If someone in your corporate building makes an emergency call, will responders know where to go? Years ago a phone was always in one location, and the phone number was as good as an address for identifying where you were. With IP telephony features for mobility, and with software phones that travel with your laptop, it can be hard to identify the physical location where a call is coming from.
At Cisco, we use several approaches to providing the right location information for emergency response. And we’ve learned how a simple portion of our dial plan can have a dramatic and painful impact on our Emergency Response system. You may find these ideas helpful for configuring emergency calling and response capabilities at your own sites.
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Tags: 911, 991, 999, coc, coc-collaboration, e911, emergency, emergency response, UC, unified communications, Voice, voip
In Part 1 of this post, I described how Cisco IT addresses the first key question—about reporting on voice service availability. In this Part 2, we’ll cover the second question: How does the call sound to all of the connected parties?
Cisco IT Metrics for Measuring Call Quality
Although it seems counter-intuitive, the best source of information about voice quality may not be the people who were on the call. Of course, user trouble tickets about problems such as static and echo can be important indicators of bigger issues in a voice system. But we often find that users don’t report voice quality issues, so additional tools are needed.
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Tags: coc, coc-collaboration, cuom, monitoring, mos, quality, UC, unified communications, Voice, voip
A unified communications solution provides the tools to work from anywhere on any device
Whether telecommuting is a privilege for your employees or a necessity for your small business, chances are good that at least a couple people in your company work from home or while on the road. Many small companies enable telecommuting via a virtual private network (VPN), which is a good first step in giving employees remote access to business resources on your network. But for folks to be as productive away from the office as they are in the office, they need additional collaboration tools provided by unified communications (UC). If you’ve built the right network for your business—one that supports your existing needs and future applications—you can more easily add UC to further untether your mobile employees. Read More »
Tags: small business, UC, unified communications, Voice
Earlier this year, we announced our vision for Cisco Jabber, a unified communications application bringing together presence, instant messaging, voice, video, voice messaging, desktop sharing, and conferencing securely into one experience on any device, anywhere, and delivered through a traditional on-premises deployment, or via the cloud.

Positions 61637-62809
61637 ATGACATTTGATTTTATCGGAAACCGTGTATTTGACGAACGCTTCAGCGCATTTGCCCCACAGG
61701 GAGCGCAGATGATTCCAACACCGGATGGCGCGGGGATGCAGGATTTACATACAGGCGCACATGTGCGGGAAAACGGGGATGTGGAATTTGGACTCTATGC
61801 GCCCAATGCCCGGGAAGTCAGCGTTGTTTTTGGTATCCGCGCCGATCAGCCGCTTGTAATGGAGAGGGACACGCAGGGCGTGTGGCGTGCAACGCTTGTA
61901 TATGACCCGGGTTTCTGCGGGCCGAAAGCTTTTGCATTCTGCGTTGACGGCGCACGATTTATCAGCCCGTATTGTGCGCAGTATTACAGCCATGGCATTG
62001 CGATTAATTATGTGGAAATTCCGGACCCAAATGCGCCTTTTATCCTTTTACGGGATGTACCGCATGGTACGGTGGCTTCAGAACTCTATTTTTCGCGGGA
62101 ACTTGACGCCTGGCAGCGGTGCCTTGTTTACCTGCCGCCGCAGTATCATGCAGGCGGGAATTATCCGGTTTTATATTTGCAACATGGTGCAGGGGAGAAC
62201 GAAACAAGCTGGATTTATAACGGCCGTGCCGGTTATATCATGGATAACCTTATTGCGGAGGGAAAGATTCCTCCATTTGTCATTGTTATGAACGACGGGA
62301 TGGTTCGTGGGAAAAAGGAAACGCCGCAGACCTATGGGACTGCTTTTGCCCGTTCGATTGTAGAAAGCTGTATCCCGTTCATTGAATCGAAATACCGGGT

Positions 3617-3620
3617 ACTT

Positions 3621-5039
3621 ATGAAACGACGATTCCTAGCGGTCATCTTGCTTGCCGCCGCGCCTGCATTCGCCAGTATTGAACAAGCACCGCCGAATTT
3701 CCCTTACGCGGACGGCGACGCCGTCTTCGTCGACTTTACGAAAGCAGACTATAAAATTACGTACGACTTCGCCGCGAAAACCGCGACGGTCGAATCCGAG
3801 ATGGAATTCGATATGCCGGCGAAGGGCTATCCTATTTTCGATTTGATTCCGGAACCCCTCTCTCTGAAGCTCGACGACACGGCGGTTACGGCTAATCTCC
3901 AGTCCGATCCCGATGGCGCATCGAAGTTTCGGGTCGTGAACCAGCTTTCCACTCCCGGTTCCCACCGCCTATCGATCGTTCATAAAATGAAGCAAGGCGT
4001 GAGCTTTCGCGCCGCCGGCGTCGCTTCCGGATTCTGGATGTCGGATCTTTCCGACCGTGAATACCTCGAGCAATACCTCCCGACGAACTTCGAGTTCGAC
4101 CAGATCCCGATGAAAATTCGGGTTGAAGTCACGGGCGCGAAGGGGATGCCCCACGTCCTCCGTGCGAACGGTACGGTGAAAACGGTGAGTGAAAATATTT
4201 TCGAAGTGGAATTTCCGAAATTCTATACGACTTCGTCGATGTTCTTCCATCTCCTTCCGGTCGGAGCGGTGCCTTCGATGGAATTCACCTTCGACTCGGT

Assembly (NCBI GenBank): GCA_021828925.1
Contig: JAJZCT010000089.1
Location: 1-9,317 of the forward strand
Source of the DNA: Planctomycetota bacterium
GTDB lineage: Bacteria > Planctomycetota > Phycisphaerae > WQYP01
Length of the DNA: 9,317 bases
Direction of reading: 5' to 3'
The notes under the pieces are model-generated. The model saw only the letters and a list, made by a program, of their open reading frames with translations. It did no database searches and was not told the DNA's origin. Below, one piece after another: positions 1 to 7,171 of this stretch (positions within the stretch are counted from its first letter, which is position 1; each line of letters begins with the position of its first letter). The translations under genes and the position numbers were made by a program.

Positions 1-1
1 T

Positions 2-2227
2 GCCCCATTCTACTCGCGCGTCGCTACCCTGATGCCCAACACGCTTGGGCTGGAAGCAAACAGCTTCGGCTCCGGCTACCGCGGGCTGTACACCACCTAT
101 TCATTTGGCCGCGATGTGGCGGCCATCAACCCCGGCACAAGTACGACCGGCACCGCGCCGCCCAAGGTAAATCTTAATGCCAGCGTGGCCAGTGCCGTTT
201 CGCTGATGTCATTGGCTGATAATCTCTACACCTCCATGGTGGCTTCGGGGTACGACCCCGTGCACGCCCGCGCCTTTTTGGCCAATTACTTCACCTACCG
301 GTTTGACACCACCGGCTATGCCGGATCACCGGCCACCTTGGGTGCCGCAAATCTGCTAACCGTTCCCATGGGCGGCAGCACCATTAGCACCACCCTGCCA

Cisco Jabber client
Jabber provides a simple way for business workers to easily and securely find the right people, to see if and on what device they are available, and to collaborate using their preferred method or device.
Last week, we took another big step in that vision, with the release of Cisco Jabber for Mac. This release delivers powerful new capabilities and a compelling user experience, providing what we feel is the richest UC experience for Mac users in the enterprise to date. Jabber for Mac continues our commitment to bring unified communications to “any device, anywhere.”
In addition to desktop environments, we have already delivered UC capabilities across Android, Blackberry, Nokia and Apple smartphone and tablet devices and will continue to roll out additional capabilities across these platforms. Beyond voice, voicemail and instant messaging, we have also included compelling applications for web conferencing (WebEx) and enterprise social software (Cisco Quad). In fact, WebEx became one of the most downloaded business applications on the iOS with over one million downloads from the iTunes App Store, and Cisco Mobile for iPhone won best of show at MacWorld when we introduced it in 2009.
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Tags: Cisco, instant messaging, jabber, mac, Presence, UC, unified communications
Measuring the quality of voice calls that are carried across a corporate network often comes down to just two key questions:
1. Availability: Will calls go through the first time and every time?
2. Quality Metrics: How do we know how well the call sounds to all of the connected parties?
In this two-part post, I’ll describe how Cisco answers these questions through the tools and processes we use for monitoring voice call quality.
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Tags: availability, coc, coc-collaboration, cuom, monitoring, UC, unified communications, Voice, voip